I am trying to show that $X_t^{s,x} = X_t^{r, X_r^{s,x}}$ for $0 \leq s \leq r \leq t$, $x \in \mathbb{R}^n$ is a given initial condition for time $s$, for some SDE: \begin{equation*} d X(u)=b(X(u))d u+\sigma(X(u))d B(u). \end{equation*}

I have seen a couple of proofs that use the uniqueness of the solution to show this, but I feel like some of the proofs have some circular reasoning in it. I understand the general idea, that since the stochastic process $X_t$ is unique, then at some time $t$, if we can write two expressions for the process's random value, then the expressions must be equal. In Oksendal the proof is basically what I wrote above and is two lines: enter image description here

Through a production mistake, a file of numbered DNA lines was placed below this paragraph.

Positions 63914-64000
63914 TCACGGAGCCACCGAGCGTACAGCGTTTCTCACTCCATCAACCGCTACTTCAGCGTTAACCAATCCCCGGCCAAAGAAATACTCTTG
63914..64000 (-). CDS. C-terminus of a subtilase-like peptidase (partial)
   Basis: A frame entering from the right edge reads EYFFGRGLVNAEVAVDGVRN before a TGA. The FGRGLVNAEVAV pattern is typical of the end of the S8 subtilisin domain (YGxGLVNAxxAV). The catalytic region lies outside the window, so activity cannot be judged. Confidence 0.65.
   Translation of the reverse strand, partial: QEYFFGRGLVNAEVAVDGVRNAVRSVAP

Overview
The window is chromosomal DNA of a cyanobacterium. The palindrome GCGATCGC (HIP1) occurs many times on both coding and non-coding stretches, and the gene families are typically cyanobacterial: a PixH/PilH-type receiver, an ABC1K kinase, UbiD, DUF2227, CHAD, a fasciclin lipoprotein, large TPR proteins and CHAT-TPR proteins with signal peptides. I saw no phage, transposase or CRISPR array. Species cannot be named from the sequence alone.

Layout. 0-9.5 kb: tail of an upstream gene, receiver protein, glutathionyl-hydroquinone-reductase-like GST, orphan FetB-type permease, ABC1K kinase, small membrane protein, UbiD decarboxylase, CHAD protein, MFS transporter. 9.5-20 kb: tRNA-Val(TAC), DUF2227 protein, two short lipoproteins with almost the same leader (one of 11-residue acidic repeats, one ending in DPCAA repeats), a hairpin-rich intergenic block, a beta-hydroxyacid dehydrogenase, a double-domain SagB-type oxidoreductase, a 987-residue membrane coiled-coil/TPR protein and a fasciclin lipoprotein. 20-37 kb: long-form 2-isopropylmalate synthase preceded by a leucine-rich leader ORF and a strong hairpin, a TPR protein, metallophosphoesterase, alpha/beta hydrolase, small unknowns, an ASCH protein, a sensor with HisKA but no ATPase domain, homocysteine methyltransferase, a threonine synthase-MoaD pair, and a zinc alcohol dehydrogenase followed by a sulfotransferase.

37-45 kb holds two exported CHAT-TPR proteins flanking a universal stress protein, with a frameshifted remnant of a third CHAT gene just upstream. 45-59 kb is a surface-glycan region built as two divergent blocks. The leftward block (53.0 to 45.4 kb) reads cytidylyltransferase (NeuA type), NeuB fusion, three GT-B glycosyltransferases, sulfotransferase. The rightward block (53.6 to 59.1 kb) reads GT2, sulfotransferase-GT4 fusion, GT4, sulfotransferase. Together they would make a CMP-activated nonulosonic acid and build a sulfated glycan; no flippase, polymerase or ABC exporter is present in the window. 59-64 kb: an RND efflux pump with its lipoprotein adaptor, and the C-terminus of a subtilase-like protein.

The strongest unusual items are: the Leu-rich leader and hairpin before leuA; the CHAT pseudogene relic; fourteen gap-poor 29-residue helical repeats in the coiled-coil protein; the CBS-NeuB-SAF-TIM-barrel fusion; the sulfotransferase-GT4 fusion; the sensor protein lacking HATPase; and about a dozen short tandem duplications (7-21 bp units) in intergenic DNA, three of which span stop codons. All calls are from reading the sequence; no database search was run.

But I wanted a more 'formalized' version of this proof, but couldn't find one until I searched online and found this following one:

From the following link: https://www.math.tecnico.ulisboa.pt/~czaja/ISEM/10internetseminar200607.pdf, the proof of this is the following: enter image description here

I am wondering how to justify the step of 'replacing' $Z_u$ with $X_u^{s,x}$. Isn't this saying that $Z_u = X_u^{s,x}$, where $Z_u = X_u^{r, X_r^{s,x}}$, and so $X_u^{s,x} = X_u^{r, X_r^{s,x}}$. And if we are asserting that this is true, isn't this the same as what we are trying to prove: $X_t^{s,x} = X_t^{r, X_r^{s,x}}$. So I am not sure what I am missing here.

Any help would be greatly appreciated. Thanks!


Your Answer

By clicking “Post Your Answer”, you agree to our terms of service, privacy policy and cookie policy

Browse other questions tagged or ask your own question.